Central Station (film)
Theatrical release poster
|Directed by||Walter Salles|
|Story by||Walter Salles|
|Edited by||Felipe Lacerda|
|Distributed by||Europa Filmes|
|Box office||$22 million|
Central Station (Portuguese: Central do Brasil) is a 1998 Brazilian–French drama film set in Brazil. It tells the story of a young boy's friendship with a jaded middle-aged woman. The film was adapted by João Emanuel Carneiro and Marcos Bernstein from a story by Walter Salles, who directed it. It features Fernanda Montenegro and Vinícius de Oliveira in the major roles. The film's title in Portuguese is the name of Rio de Janeiro's main railway station. Montenegro's performance earned her critical acclaim and an Academy Award for Best Actress nomination, becoming the first Latin American actress to be nominated in that category. The film itself was nominated for the Academy Award for Best Foreign Language Film.
Dora is a retired schoolteacher who has become embittered. She works at Rio de Janeiro's Central Station, writing letters for illiterate customers, in order to make ends meet. She can be impatient with her customers and sometimes does not mail the letters she writes, putting them in a drawer or even tearing them up. Josué is a poor 9-year-old boy who has never met his father, but hopes to do so. His mother sends letters to his father through Dora, saying that she hopes to reunite with him soon, but when she is killed in a bus accident just outside the train station, the boy is left homeless. Dora takes him in and traffics him to a corrupt couple, but she is made to feel guilty by her neighbor and friend Irene and later steals him back.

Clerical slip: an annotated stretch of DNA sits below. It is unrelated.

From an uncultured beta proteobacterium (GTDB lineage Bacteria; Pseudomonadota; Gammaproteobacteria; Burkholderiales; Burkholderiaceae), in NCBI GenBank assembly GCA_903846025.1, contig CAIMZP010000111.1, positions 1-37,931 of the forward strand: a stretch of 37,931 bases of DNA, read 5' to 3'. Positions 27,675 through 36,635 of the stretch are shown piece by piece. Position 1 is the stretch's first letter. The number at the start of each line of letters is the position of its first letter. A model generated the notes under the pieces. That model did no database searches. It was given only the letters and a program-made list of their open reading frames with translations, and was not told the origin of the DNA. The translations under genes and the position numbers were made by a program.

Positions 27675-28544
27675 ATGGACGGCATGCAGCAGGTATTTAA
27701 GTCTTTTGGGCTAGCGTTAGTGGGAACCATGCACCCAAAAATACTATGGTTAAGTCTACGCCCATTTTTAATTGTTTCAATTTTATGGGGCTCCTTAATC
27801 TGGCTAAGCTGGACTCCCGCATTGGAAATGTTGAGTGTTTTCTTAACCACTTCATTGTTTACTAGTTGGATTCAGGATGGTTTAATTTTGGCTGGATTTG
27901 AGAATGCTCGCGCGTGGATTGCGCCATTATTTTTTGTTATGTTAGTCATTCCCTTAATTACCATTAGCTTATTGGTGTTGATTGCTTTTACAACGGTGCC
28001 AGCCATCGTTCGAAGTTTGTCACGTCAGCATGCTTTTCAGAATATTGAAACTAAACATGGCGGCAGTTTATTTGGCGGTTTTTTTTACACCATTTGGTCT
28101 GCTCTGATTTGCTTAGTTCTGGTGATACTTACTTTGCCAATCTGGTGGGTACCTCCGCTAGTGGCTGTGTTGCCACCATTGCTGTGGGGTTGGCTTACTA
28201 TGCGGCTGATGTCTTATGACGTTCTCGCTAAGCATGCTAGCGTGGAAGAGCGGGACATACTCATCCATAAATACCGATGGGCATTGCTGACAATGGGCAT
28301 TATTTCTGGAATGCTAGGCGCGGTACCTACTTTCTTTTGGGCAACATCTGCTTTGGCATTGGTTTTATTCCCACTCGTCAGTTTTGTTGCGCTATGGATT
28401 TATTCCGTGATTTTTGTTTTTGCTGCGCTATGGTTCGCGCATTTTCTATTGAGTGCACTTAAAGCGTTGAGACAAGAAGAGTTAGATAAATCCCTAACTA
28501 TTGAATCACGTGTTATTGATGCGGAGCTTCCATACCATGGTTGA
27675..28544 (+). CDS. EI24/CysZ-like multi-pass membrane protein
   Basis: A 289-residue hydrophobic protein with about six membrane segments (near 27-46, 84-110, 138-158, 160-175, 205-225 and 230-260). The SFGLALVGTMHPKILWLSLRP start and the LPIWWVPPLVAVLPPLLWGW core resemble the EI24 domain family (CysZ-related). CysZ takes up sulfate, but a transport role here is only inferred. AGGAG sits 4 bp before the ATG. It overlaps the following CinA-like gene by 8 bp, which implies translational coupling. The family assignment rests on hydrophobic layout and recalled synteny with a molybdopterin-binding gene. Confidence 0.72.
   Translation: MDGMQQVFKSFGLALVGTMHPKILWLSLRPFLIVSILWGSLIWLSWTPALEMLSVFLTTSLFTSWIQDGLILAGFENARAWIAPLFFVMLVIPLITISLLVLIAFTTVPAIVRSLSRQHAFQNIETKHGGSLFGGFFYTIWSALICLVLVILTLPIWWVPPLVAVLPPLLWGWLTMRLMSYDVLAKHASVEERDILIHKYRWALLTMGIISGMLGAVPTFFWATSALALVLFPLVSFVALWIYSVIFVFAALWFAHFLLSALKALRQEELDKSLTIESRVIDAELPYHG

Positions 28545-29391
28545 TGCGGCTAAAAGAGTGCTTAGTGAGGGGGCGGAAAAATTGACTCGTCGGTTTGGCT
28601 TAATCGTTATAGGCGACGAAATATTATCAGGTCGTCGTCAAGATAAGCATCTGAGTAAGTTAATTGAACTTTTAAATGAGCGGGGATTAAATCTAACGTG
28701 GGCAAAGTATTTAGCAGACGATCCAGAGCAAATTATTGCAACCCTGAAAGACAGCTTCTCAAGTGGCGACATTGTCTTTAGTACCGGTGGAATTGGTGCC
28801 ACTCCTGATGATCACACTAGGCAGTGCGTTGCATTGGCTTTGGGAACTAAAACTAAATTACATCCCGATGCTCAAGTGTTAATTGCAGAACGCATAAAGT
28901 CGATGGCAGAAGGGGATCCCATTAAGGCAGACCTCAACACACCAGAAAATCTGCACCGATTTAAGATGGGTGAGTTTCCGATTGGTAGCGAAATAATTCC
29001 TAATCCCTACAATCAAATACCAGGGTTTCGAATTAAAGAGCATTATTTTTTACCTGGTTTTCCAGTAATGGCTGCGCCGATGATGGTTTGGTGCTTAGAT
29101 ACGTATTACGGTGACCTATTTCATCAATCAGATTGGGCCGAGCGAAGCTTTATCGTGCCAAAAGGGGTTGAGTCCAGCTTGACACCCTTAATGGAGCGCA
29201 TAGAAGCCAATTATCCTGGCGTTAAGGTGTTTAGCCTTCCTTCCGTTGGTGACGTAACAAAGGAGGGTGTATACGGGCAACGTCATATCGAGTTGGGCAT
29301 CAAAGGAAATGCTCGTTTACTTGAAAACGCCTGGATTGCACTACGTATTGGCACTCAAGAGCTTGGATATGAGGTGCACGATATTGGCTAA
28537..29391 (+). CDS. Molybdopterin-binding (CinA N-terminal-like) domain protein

Dora is initially reluctant to be responsible for the boy, but ends up deciding to take a trip with him to Northeast Brazil in order to find his father's house and leave him there.
Dora tries to leave Josué on the bus, but he follows her, forgetting his backpack containing Dora's money. Penniless, they are picked up by a kind, Evangelical truck driver who abandons them when Dora encourages him to drink beer and then grows too friendly. Dora trades her watch for a ride to Bom Jesus do Norte. They find his father's address in Bom Jesus, but the current residents say that Jesus won a house in the lottery, and now lives in the new settlements, adding that he lost the house and money through drinking. With no money, Josué saves them from destitution by suggesting Dora write letters for the pilgrims who have arrived in Bom Jesus for a massive pilgrimage. This time she posts the letters.
They take the bus to the settlements, but when they locate the address they have for Josué's father, they are told by the new residents that he no longer lives there and has disappeared. Josué tells Dora that he will wait for him, but Dora invites him to live with her. She calls Irene in Rio and asks her to sell her refrigerator, sofa and television. She says that she will call when she gets settled somewhere. After she hangs up, she learns that there are no buses leaving until the next morning.